Nazi extermination camp in western Poland. Established in 1941. The first of the Nazi extermination camps. Approximately 150,000 Jews were murdered there between late 1941 and 1944, although not continuously. In comparison to the other extermination camps, Chelmno was technologically primitive, employing carbon monoxide gas vans as the main method of killing. The Nazis dismantled the camp in late 1944 and early 1945.
Established as an extermination camp late in 1941 near Lodz, Western Poland. It became the first camp to execute using gas. At the end of the war, 320,000 people had been killed there.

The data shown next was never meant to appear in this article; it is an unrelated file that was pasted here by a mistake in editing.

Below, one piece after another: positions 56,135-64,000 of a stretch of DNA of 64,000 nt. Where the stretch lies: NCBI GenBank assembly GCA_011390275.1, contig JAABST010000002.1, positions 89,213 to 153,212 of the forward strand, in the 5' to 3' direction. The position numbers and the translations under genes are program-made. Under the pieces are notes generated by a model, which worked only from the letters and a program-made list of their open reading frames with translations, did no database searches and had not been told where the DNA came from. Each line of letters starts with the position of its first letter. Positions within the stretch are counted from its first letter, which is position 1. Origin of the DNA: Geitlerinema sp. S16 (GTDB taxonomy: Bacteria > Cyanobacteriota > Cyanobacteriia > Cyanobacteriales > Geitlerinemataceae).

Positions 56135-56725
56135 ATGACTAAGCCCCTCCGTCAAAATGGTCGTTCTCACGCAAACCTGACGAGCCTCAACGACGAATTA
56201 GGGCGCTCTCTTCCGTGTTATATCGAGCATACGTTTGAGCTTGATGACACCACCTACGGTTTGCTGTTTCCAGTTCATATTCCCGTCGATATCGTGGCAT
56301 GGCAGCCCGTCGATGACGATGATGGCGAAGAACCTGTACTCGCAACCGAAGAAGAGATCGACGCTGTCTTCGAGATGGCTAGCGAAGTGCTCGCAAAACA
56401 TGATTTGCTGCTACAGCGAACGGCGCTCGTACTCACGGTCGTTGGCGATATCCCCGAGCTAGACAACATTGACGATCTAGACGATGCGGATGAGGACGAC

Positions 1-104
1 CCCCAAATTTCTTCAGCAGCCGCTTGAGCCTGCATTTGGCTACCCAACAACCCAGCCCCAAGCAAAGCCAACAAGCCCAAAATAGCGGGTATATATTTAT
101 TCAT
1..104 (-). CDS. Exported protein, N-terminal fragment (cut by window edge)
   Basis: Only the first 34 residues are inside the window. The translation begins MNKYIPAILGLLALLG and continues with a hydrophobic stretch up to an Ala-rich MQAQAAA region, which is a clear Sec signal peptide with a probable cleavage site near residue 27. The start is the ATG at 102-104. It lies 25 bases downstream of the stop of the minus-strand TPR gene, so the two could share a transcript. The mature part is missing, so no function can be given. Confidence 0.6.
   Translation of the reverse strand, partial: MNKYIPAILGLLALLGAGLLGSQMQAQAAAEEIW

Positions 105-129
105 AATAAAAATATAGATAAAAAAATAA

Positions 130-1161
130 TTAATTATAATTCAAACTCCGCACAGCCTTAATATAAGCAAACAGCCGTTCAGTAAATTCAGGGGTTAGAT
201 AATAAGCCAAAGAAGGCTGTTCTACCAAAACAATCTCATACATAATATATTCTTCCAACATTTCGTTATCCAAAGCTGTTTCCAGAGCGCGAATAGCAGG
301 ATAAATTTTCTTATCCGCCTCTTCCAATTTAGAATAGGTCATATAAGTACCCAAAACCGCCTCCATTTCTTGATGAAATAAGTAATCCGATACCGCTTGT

The first death camp, where after 1941 as many as 100,000 Jews were killed in gas vans.
The first death camp to use gassing.
Nazi extermination camp in western Poland where at least 150,000 Jews, about 5,000 Gypsies, and several hundred Poles, as well as Soviet prisoners of war, were killed between December 1941 and March 1943 and between April and August 1944.
Nazi death camp in western Poland where more than 150,000 documented Jews, about 5,000 Gypsies, and several hundred Poles and Soviet prisoners of war were killed between December 1941 and March 1943 and between April and August of 1944.
The first death camp, located in Poland, constructed in 1941 for the purpose of murdering Jews. The victims of Chelmno died in gas vans and were buried in mass graves. An estimated 100,000 Jews were murdered there.